If you’re a California employer, how well do you keep track of your employees’ meal and rest periods? California law requires that employees be provided at least a ten-minute rest period every four hours, and a 30-minute meal period after five hours. Non-exempt employees who work more than eight hours in a day, and more than 40 hours in a week, must be paid overtime. Employers are required to maintain accurate records of employees’ timesheets and pay. It sounds simple, but the devil is in the details. If you have employees, it is important to put policies in place to ensure that all employees are taking their breaks and being paid for any overtime work.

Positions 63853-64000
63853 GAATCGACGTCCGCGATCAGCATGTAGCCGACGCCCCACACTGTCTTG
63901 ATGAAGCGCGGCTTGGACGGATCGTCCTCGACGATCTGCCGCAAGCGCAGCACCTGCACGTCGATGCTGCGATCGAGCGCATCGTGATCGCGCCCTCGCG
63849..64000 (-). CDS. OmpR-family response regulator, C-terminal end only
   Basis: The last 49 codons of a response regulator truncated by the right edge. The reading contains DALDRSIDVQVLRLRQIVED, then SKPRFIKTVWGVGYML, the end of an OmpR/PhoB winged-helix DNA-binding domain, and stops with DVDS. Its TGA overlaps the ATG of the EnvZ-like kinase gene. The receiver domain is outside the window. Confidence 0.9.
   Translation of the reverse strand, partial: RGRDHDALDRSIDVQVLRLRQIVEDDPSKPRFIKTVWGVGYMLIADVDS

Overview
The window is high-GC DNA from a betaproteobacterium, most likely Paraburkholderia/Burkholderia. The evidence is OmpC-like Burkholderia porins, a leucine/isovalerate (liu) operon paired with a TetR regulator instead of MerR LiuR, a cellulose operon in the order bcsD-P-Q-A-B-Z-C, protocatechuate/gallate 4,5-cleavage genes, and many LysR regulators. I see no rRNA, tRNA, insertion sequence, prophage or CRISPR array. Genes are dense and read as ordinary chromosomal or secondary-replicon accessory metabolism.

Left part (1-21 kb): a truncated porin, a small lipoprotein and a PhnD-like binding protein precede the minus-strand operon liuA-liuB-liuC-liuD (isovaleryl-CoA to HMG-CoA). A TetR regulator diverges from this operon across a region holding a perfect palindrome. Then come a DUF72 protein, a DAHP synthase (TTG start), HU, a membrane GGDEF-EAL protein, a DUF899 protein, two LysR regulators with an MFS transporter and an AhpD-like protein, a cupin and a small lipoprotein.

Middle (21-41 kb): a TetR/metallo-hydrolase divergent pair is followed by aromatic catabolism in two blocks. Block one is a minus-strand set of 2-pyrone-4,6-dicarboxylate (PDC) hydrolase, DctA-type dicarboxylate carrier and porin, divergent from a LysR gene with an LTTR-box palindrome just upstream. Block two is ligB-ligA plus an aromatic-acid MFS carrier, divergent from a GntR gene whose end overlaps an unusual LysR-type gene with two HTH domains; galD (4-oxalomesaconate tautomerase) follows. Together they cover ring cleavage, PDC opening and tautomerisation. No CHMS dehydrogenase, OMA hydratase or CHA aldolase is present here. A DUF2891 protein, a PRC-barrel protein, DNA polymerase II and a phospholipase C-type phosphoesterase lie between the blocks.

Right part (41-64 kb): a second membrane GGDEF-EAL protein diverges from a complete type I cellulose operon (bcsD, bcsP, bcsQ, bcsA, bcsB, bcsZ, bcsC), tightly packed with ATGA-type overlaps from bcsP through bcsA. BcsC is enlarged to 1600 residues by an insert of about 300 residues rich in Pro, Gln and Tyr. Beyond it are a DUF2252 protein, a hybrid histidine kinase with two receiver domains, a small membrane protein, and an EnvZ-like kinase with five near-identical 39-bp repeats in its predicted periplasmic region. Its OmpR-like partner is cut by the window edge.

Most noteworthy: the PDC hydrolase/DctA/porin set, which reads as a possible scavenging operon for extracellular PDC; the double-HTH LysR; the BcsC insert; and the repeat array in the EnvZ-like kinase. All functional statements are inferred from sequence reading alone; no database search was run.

If an employee believes he or she was deprived of meal and rest periods or not paid for overtime hours worked, the employee can file a complaint with the California Labor Commissioner. The Labor Commissioner’s Office, also known as the Division of Labor Standards Enforcement (DLSE), is the forum for adjudication of such claims. Often, this kind of complaint is filed after an employee is terminated. Employers should realize that, regardless of the reasons for termination, in a wage and hour claim the deck is stacked against them from the start – it is the employer’s burden to show that the employee took breaks and was properly paid.
CK&E attorneys routinely advise clients about navigating California’s complex employer workplace requirements, and advocate for clients in disputes before the California Labor Commissioner and California state and federal courts.